I went to podiatry school, at the Scholl College of Podiatry in Chicago, for one year in 1998. I decided it wasn't for me and left to pursue a career in emergency medicine, namely as a paramedic/firefighter. I still have a good friend from my time there who is a practicing podiatrist and foot surgeon who preformed surgery on MY foot about three years ago. There is about 100 people per class. If you do well, and get in the top half of your class, you are likely to get a surgical residency and are able to perform surgery. If you're in the lower half, you are out of luck and you can apply the following year and compete against the next class to try for a surgical residency. They last about 1-2 years and you train like a general surgeon, but specialize in podiatry, obviously. I fyou do not get a surgical residency, you do office visits and cut out callouses, warts, and corns, and fit patients for othotics and assess gaits, etc.
At the time, they told me the average podiatrist was making about $85K a year. If you assume you are a surgeon, I would bump that by about $25-50K a year. I was burnt out and didn't want to keep going at something I knew my heart wasn't in. Now bump that number with inflation for 15 years. It has a huge need, especially with the aging population, and especially in those states that recognize podiatry as a sub-specialty. If you like ortho, but want to be out practicing in 1-2 years, instead of 7-9, and don't mind working only on feet, it's a great career. If you are an adrenaline junky like me, you will be much happier as a firefighter/paramedic. I love my career and can hardly imagine doing anything else. I work about 90 days a year, make 6 figures, and have a pension that will pay me until I die. I also have huge career satisfaction, time to pursue other parallel careers, as well as time to spend raising my children.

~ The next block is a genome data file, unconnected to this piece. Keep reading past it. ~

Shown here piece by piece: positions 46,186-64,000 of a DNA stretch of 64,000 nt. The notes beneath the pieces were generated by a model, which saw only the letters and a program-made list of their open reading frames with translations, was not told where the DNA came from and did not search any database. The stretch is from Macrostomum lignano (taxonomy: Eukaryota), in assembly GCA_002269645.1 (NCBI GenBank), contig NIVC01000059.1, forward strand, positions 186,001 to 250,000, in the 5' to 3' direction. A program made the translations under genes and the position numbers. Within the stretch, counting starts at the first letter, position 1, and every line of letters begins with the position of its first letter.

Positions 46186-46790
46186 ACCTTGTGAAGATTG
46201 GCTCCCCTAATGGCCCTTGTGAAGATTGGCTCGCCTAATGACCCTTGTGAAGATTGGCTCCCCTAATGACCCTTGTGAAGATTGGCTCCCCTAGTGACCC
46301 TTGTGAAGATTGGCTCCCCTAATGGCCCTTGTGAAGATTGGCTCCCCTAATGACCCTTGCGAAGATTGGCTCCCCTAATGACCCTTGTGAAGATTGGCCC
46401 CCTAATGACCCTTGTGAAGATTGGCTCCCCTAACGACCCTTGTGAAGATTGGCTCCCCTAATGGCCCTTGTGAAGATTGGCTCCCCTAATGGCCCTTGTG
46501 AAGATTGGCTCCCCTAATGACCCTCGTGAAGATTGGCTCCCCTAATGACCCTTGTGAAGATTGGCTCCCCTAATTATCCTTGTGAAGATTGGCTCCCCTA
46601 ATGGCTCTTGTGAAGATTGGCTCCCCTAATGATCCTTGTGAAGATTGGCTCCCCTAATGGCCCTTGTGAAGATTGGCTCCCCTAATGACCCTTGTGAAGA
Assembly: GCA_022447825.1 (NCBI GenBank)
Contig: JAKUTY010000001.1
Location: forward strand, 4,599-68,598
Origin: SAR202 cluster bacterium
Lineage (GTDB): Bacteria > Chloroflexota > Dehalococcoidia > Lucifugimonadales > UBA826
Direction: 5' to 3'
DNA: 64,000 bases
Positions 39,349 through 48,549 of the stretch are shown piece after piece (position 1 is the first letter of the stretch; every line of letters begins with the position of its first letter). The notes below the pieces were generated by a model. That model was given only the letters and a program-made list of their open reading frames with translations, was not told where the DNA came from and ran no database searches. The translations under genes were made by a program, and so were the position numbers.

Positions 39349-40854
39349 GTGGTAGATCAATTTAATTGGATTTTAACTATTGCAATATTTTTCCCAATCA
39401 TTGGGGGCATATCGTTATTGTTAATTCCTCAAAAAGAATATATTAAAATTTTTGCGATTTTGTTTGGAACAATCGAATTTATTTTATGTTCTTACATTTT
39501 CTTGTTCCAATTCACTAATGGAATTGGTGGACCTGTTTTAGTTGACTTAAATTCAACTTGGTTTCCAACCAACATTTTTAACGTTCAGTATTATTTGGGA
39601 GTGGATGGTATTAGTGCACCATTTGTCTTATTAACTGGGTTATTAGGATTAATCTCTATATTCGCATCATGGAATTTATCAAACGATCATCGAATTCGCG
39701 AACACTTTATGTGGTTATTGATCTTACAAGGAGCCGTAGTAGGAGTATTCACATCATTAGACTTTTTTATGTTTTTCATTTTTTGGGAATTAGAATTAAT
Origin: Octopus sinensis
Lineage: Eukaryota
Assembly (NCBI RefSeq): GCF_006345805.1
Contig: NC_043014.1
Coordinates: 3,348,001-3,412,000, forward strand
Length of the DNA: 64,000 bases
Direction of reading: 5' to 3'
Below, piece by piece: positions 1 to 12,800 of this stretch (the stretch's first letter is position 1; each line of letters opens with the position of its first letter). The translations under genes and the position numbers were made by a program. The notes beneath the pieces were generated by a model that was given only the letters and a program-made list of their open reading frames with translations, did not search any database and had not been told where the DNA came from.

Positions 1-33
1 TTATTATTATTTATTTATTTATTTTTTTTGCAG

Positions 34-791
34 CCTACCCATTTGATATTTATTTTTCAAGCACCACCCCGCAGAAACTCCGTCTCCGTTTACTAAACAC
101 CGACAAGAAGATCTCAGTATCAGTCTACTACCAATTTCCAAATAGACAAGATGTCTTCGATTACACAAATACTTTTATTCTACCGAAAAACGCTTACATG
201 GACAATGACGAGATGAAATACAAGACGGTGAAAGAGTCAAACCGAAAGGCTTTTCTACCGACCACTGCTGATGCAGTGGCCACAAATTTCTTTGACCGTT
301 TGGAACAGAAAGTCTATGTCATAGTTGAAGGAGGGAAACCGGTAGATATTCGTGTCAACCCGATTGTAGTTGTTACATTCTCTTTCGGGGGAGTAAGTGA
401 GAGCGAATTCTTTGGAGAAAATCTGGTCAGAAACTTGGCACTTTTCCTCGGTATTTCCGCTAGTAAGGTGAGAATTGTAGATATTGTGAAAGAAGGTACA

The tuition then was $25K a year, I assume it's closer to $35K a year now. My advice to you, go walk into a podiatrists office. Tell them you are considering a career as a podiatrist. Ask if you can shadow them. I did this, and it went over great in entrance interviews. It also gives you a fabulous idea as to what you are going to be doing 40-60 hours a week for the next 30-50 years.
My wife is a dentist. I recommend the oral surgeon route. They make close to $250K-$350K a year and make there own schedule. Her best friend from dental school is doing that now and is RAKING in the cash.
Where are all the customers yachts?